Energy Fundamentals
in Mexico

Mexican Power System

The Mexican Power System is formed by four independent power systems: SIN (National Interconnected System) that covers most of Mexican Territory, except the Baja California Peninsula; and three systems in the Baja Area: Baja, Baja Sur and Mulegé, these two last are isolated systems.

Transmission Infrastructure

More than 110,000 km of high voltage lines and 164,000 MVA of transformation shape the Mexican transmission grid.  It is divided in 53 transmission areas and 13 transnational interconnection links.


The Mexican Power System has a 2019 aggregated installed capacity of 87,436 MW. Almost 30,000 of them are formed by renewable technologies. Since a significant part of its generation portfolio is obsolete, the effective operational capacity is only 56,000 MW. Significant new capacity requirements are expected in the next decade to fulfill the sustained peak demand increase


System Zone

The system is divided into 10 zones, see the chart below for yearly estimated growth rates.

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2018 Energy Demand

Energy intensive areas in the Central, Occidental and Noreste system zones are almost 60% of the total consumption, and also where most of the infrastructure is concentrated.

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2018 Sector Distribution

Large and medium Industry make up almost 60% of the consumption.

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System ZoneYr Growth 2020 - 2030
SIN3.6 %
Central2.9 %
Oriental3.4 %
Occidental4.2 %
Noroeste3.9 %
Norte3.7 %
Noreste3.7 %
Penisular4.1 %
Baja California4.0 %
Baja California Sur3.7 %

Energy Regulation

The 1975 “Ley de Servicio Público” limited private initiative in the power sector, keeping generation, transmission, distribution and commercialization under public control by means of CFE.

In 2014, the private sector participation in generation and commercialization is allowed by “Ley de la Industria Eléctrica”. Grid business (transmission and distribution) is kept under public ownership. This Law requires a legal separation of all activities associated with the electricity business, entrusting the Energy Regulatory Commission (CRE) as guarantor of this reform and the CENACE as operator of the Wholesale Electricity Market (MEM).

Market Products

Market Products

Based on nodal prices (24/7 nodes in the systems), the production and demand are matched on a Day-Ahead Market and a Real Time Market.

Energy dispatch and prices are based on generation marginal costs, transmission power flows and N-1 reliability criteria.

 Ancillary Services

Secondary Regulation and Rolling and Auxiliary Reserves are dispatached in both Energy Markets itegrating CENACE requirements and generation opportunity cost.


A yearly Capacity Balance Market is organized to set the Capacity Price assuming the actual capacity availability in the critical hours, the Optimal System Reserve Margins and the reference technology LCOE..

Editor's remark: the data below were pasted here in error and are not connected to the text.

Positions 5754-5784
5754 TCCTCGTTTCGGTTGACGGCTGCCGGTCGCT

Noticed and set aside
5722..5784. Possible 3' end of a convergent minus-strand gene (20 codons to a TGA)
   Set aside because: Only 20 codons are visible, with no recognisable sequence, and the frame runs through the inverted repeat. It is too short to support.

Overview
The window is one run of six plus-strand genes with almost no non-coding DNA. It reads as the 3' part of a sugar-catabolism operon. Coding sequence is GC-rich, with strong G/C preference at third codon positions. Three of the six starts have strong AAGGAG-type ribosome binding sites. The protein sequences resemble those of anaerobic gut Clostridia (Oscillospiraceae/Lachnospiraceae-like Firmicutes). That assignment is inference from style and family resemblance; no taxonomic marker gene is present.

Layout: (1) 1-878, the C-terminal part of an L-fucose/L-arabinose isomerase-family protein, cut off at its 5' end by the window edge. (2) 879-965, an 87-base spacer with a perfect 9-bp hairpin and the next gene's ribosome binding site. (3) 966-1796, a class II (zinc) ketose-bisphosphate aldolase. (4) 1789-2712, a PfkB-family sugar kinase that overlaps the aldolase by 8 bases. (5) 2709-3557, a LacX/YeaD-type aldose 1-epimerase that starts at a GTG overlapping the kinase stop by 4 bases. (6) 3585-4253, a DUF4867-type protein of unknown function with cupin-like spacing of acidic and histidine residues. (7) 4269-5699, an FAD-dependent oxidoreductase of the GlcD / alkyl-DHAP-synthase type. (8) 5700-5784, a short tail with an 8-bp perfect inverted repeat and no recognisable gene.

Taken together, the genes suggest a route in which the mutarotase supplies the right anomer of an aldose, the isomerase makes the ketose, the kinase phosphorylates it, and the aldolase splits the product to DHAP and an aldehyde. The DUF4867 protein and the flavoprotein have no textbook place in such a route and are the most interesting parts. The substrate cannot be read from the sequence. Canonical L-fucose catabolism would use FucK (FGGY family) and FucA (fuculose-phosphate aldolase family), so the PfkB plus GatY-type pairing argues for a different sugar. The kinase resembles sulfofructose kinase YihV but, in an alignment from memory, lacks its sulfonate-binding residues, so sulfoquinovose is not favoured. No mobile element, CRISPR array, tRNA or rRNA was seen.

CELs are assigned by CRE to each MWh produced by clean energy

SENER sets a yearly purchase obligation to the end users and suppliers. A CEL Balance Market will be soon under operation.

 DFTs (Not Available)

Transmission financial rights (DFTs) provide a risk hedge against marginal price differences between two nodes.

Volatility between nodal prices is mainly caused by congestion, so DFTs set a fixed congestion marginal componets payment.

Long-Term Energy Sales

Long Term Energy Sales Under L.I.E.

Operation under CENACE mechanisms is compulsory for all market participants. Short term market establishes physical delivery obligations for market participants and all physical assets are dispatched under marginal costs supply functions. However, the MEM established market procedures to optimize financial transactions among market participants, the so called Hedge Contracts and its Financial Bilateral Transactions. Using this mechanism it is possible to settle long term conditions for products sale that enable the bankability of a power plant. In order to minimize the exposure on the qualified supplier, it is also possible to secure this structure under the end users supply agreements by means of a Administration Trust.


Financial Bilater Transaction in MEM (Wholesale Electricity Market)

As under any other OTC agreement, they allow market participants to freely settle the financial conditions (price, tenor, reference node, etc.) on any market product, but since the MEM is informed about the product involved, it also provides great advantages in terms of market liquidations and market guarantees


Financial Approach - Trust Structure

Since qualified suppliers in Mexico usually cannot provide a strong balance sheet (new companies that doesn’t have strong physical assets), they secure their Hedge Agreements using their end users guarantees (corporate, liquid and regulatory) through a Trust, that will route the cash flows and guaranteed derived from the Power Supply Agreements. When using these structure to provide financial leverage for a generation project, the CCDE generally is structure under a take-or-pay approach.